Saturday, February 23, 2008

Separation anxiety...

As I navigated our aircraft carrier, uh...I mean our double baby stroller out of the doctor's office yesterday the pediatrician took notice of Lily riding merrily in the front, pacifier in between her cute little cheeks, and immediately halted us:

Doctor: "Hey Mom, Ms. Lily is too old for the pacifier. It's got to go."

Me: "Okay Hitler Nazi, sure! Nevermind the fact that she is just beginning to fully adjust to a new baby in the house, that she has relocated her position in Mom and Dad's comfy bed, that she watches a newborn nurse on her Mom's breast with weepy nostalgia, and that she now endures a 87% increase in the amounts of "No's!" she hears daily, I'll go right on ahead and take her beloved "Binkie" away too. Her "Puwple" (purple) binkie, her "Penk" (Pink) binkie, her "Owwwange" (orange) binkie. I might as well cut off her right arm, send her to college, and make her begin paying for her own groceries while I'm at it. Thank you, Doctor Ruinourlives.

Actually, that was the response in my overly protective mother's heart. The vocal response went more like this:

"I know, Doctor, I'm embarrassed that we've carried it along this far. We're working on it!"
Smile. Force polite little giggle. Walk away. Feel like miserable loser of a parent that just got caught stealing candy from the supermarket.

Is it just me or do all pediatricians have a way of making you feel like a moron? Unintentionally, of course. I know this. But why do I feel embarrassed when I asked to be reassured for the 15th time that this current vaccination is not going to give my child autism? Why am I embarrassed when the pediatrician tells me that I need to remove the darling little pink pearl bracelet from my infant because it poses a choking hazard? Why am I embarrassed when she asks me if I have give Lily nursery water, or Vitamin D drops and I say no...because frankly I don't believe she needs any of that and would like to live a little more naturally.
I'm embarrassed because I've been exposed. Nakedly, I stand before the one person who seems to be onto the fact that I really don't know what in heavens name I am doing. And I feel that way most of the time. This parenting thing is difficult. I try to take the binkie away, I really do. But then I hear the sobbing and crying and think, "Is my child going to be on Dr. Phil someday because of insecurities that trace back to her mother abruptly removing her binkie from her existence?" Is there some Freudian concept that I have not yet heard that links all wrongful adult human behavior to the occurrences of discomfort and adjustment during our two years of life, as toddlers?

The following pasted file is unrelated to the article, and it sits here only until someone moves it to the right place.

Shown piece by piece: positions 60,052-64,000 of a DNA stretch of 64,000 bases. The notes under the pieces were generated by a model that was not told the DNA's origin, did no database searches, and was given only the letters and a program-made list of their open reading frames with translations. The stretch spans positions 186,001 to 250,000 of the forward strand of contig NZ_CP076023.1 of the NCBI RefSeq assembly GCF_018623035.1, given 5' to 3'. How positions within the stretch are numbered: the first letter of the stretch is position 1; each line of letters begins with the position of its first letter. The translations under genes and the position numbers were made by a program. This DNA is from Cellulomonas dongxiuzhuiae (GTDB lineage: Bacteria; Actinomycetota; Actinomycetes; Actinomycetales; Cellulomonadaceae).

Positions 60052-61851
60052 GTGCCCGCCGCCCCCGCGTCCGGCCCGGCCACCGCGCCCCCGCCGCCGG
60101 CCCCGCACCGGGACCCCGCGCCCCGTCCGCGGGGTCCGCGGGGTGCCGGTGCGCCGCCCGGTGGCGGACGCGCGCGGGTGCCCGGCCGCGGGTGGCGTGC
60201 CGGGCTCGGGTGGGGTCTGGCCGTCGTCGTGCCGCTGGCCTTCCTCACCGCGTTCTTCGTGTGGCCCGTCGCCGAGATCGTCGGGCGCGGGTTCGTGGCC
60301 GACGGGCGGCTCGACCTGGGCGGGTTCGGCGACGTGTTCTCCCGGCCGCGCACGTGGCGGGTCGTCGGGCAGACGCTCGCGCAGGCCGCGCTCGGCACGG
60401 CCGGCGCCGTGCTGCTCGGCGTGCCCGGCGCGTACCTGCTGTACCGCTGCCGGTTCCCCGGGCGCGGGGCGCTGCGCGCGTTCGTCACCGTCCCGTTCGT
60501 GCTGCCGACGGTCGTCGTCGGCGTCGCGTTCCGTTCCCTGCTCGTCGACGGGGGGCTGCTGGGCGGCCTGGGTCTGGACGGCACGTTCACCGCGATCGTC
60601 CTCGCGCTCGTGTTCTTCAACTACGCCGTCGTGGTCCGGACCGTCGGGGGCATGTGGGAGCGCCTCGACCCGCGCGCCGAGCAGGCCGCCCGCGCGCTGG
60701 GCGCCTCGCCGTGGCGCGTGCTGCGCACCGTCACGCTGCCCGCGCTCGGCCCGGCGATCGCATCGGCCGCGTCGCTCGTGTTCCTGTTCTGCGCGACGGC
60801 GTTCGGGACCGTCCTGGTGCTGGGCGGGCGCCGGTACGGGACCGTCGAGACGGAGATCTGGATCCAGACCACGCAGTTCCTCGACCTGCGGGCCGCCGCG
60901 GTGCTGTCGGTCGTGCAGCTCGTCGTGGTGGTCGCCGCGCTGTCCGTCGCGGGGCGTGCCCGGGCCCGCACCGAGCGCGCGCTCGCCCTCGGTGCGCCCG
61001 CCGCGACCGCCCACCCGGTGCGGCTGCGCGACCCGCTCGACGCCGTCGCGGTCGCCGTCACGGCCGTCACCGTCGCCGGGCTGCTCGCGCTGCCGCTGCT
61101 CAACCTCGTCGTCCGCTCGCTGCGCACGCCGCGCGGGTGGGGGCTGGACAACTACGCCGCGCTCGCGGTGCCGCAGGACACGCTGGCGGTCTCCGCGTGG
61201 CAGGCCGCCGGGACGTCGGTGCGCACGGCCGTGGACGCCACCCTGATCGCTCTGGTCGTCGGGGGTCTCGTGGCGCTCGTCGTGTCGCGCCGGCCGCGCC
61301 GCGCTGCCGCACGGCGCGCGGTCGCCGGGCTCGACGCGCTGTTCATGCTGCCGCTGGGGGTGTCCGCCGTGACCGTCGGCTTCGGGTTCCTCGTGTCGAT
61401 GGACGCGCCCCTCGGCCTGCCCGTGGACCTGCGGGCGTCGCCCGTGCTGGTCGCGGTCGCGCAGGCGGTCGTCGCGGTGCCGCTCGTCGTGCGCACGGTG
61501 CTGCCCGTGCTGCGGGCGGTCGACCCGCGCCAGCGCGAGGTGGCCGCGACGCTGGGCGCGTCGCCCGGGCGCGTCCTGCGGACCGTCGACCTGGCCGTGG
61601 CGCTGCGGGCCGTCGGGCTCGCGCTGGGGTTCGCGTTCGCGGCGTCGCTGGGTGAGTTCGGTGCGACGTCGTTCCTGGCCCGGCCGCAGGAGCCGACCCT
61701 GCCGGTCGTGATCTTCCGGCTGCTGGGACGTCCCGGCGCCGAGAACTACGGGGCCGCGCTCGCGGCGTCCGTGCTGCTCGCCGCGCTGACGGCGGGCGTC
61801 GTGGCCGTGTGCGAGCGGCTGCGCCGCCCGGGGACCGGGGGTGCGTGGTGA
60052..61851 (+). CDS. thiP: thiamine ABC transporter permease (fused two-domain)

I always second guess everything. All the time. And yet, my parents and the parents before me seemed so at ease, so comfortable.
"Oh yeah..." they say, "Back when we were raising children we let them have binkies till they were eleven, brushed teeth on a weekly basis, and didn't have seatbelts. It was good for them! Made em grow up tough....strong. You turned out fine."
I suppose. Hopefully, even with all the second guessing my kid will turn out fine as well. So for now, on the pacifier subject, I plan on taking the pediatrician's advice. My child is growing up...and I want to cry over little milestone's like these.
The Binkie fairy will be visiting our house soon. Pray for me...Stay tuned...

This one has nothing to do with a binkie, it's just so cute of her little body!


Joan Koplin said...

Forget those dumb doctors! What do they know!? Jimmie is three years old today and he (at this very moment) watching "The Incredibles" with binkie in mouth! I am serious though...I know that when parents take binkies away too soon that the child will develop other habits such as chewing on pens or biting their nails etc. Children have an inherent need to suck until they are three years of age. So, let Lily have her pacifier for heaven sake and tell your doctor: "I appreciate the advice, but I am her Mother and know what is best for her."

Laina said...

Rae, you crack me up! I read your blog while I was talking to Ray. I tried to focus on what he was saying, but I was caught when I literally could not contain my laughter when I read the "Hitler Nazi" response. I confessed what I was doing and then much to Ray's delight I'm sure, I continuted reading - outloud. :)

I think that eveyone feels like they don't know what they are doing. Some people just pretent to know what they're doing and they are just obnoxious. That being said, you ARE an amazing mother! Plus, you had an great example to learn from... your mom. I have always loved hearing your family stories so it's fun that you're creating your own Haack family memories now!

I love reading the stories. Keep them coming.